Letter to Wells Fargo CEO John Stumpf


John G. Stumpf

Chairman, President and CEO

Wells Fargo & Company

420 Montgomery St.

San Francisco, CA 94163



Dear Mr. Stumpf:


On October 14, your bank reportedly began charging your customers a $3 monthly fee to access their own deposited money using a Wells Fargo debit card.  This $3 monthly fee is being imposed on your customers in five states: Georgia, Nevada, New Mexico, Oregon and Washington.  It is certainly surprising that your bank would pursue this fee strategy in light of the consumer reaction that has been prompted by Bank of America’s recent imposition of a monthly debit fee on its customers.  If you were hoping that your new fee would go unnoticed, it has not. 


It is unfortunate, though not surprising, that your bank is now blaming swipe fee reform for your decision to impose this significant new fee on your loyal customers.  On October 17, the Daily Times of Farmington, New Mexico reported that “Wells Fargo blames its new fee on the federal Dodd-Frank law that cuts the amount large banks can charge for debit card transactions, known as an interchange fee.”   A Wells Fargo spokesperson is quoted in the article saying that “Even if we rolled out the $3 (nationwide), we still wouldn’t make up the cost of providing debit cards.”  Based on public data, that statement is false.


Because Wells Fargo has not made publicly available any of its own cost or revenue data regarding debit transactions, I will inform you what the publicly-available data reveals.  As an initial matter, it is important to point out that Wells Fargo does not set the interchange fee rates that it receives on debit transactions.  Instead, interchange fee rates are uniformly and centrally fixed by the card network companies Visa and MasterCard on behalf of Wells Fargo and thousands of other banks.  The Federal Reserve found that prior to the reform that took effect on October 1, Wells Fargo received an average interchange fee of 44 cents per debit transaction under the networks’ fee rates. 


According to the payments industry analyst the Nilson Report (Issue 970, April 2011), Wells Fargo debit cards were used in 5,070,400,000 purchase transactions in 2010.  Multiplying this figure by the Fed’s 44 cent average results in an estimated $2,230,976,000 in debit interchange revenue for Wells Fargo in 2010.


Under the Fed’s rule that went into effect on October 1, the interchange rates that Visa and MasterCard fix on behalf of Wells Fargo will be limited to an estimated average of 24 cents. 

Multiplying 5,070,400,000 transactions by 24 cents equals an estimated $1,216,896,000 in annual debit interchange revenue for Wells Fargo under the Fed’s rule (and this does not even count the fact that Visa and MasterCard on October 1 dramatically and unreasonably increased the interchange rates that merchants will pay to Wells Fargo on small ticket and prepaid card transactions).


In short, according to this calculation Wells Fargo will make at least an estimated $1.22 billion in annual debit interchange revenue after swipe fee reform.  This amount far exceeds any reasonable measure of the cost to Wells Fargo of conducting debit transactions.  The Fed calculated the average costs of processing debit transactions by various measures, coming up with figures ranging from around 4 to 12 cents.  At a 4 cent cost, the cost to Wells Fargo to do 5.070 billion transactions is $202,816,000.  At a 12 cent cost, the cost to Wells Fargo to do 5.070 billion transactions is $608,448,000.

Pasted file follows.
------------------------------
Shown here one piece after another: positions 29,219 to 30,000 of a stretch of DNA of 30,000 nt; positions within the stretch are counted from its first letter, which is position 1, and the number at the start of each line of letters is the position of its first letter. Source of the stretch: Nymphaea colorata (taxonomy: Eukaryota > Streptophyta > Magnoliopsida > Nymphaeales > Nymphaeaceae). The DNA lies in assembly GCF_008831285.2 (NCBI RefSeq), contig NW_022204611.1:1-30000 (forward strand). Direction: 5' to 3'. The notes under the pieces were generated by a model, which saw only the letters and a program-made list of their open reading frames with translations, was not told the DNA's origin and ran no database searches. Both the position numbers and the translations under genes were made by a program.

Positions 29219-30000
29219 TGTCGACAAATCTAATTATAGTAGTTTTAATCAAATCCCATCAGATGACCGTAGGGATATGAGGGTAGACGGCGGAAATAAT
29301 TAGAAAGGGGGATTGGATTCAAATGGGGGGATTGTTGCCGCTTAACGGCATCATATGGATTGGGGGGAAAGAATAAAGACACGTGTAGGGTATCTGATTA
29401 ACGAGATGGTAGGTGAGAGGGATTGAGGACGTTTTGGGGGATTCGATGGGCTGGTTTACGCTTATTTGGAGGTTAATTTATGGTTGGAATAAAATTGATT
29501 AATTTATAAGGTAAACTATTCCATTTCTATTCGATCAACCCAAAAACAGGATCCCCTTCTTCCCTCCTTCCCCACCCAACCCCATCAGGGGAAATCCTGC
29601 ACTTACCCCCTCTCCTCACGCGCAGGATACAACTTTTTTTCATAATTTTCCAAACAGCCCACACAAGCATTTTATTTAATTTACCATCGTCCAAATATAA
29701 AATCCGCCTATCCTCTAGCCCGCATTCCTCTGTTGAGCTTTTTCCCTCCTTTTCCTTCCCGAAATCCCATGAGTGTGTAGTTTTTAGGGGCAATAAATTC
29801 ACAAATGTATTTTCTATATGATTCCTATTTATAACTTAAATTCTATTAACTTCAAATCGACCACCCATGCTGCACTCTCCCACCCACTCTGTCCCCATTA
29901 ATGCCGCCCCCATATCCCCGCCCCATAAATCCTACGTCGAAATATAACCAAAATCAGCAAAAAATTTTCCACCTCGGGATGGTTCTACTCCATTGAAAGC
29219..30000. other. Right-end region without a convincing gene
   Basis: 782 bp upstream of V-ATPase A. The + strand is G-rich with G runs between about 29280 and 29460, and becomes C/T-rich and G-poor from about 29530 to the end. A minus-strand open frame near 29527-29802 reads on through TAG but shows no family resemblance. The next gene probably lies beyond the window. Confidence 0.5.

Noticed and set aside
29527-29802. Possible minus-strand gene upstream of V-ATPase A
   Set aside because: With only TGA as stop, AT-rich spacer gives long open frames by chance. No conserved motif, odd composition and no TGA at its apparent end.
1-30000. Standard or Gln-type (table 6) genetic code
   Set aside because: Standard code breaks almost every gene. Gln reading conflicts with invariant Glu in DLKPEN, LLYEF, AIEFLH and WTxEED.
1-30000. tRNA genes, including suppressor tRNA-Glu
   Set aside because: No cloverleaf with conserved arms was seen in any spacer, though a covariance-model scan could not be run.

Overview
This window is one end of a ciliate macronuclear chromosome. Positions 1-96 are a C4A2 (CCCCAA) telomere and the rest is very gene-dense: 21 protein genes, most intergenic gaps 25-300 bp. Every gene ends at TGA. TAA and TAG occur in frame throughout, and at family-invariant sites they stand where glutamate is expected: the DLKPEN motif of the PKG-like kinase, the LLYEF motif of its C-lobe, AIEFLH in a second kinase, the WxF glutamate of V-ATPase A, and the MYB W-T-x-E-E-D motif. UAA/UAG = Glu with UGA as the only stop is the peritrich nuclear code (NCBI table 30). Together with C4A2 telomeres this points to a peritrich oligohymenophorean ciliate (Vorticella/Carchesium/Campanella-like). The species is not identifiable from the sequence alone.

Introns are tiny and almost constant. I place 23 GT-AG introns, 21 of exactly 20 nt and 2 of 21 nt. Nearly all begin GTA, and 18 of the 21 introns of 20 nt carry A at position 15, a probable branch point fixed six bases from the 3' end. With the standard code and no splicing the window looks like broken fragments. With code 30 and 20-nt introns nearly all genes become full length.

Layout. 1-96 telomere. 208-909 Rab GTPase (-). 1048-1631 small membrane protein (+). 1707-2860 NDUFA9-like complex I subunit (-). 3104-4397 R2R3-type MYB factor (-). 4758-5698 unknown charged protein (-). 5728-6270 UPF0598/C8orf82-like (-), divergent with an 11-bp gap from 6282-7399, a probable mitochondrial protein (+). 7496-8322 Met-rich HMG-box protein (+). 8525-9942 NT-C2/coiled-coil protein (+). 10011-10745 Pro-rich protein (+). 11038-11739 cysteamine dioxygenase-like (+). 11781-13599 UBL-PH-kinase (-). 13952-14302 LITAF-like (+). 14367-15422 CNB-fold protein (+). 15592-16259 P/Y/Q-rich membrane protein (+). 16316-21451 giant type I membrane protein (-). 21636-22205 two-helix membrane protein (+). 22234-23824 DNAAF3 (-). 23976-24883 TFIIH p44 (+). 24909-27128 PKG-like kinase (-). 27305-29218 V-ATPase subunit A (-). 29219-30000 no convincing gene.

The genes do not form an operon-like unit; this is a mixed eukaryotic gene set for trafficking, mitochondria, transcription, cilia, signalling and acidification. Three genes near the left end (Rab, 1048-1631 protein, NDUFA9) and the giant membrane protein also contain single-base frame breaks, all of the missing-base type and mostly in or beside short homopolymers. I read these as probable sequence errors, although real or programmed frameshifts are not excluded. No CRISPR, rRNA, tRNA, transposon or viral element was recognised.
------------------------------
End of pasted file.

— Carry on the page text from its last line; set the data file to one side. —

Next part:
Under either measure, Wells Fargo will still profit lucratively on debit transactions simply through the interchange revenue you will receive under the Fed’s regulation.  Your spokesperson’s claim that Wells Fargo needs to charge all its customers an additional monthly fee of more than $3 in order to make up the “cost” of providing debit cards simply does not add up.  Instead of making up costs, your new consumer fee appears to be a plain attempt to increase your profits- even though your bank just reported third quarter profits that hit a record high.


I know that you have consistently opposed swipe fee reform, stating in your last annual shareholder letter that these reforms “make no sense” and “distort our market-based, free-enterprise economy.”  I also recognize that banks like yours are upset at the prospect of losing some of the billions in annual debit interchange fees you received under the old unregulated swipe fee system.  But you did not earn these fees by bettering your competitors in a free market, which is how Main Street businesses have to make their money.  Rather, you made this lucrative revenue stream because the Visa and MasterCard duopoly fixed the same high swipe fee rates for your bank that they did for every other bank - thus immunizing this revenue stream from competitive pressure and enabling fees to keep going up even as processing costs went down.  It is disingenuous for banks to claim they are somehow entitled to make up reductions to a revenue stream that they never would have received in the first place in a transparent and competitive market. 


The only fees that Congress stepped in to regulate last year were interchange fees that banks let Visa and MasterCard charge on their behalf.  It remains your prerogative to set your own fees that you charge to your own customers.  However, it also remains appropriate for members of Congress to ensure that all bank fees are set in a transparent and competitive market environment so consumers can make informed choices and vote with their feet.  Instead of issuing inaccurate public statements about your fees, I urge you to join me in promoting these goals of transparency, competition and choice. 





Richard J. Durbin

United States Senator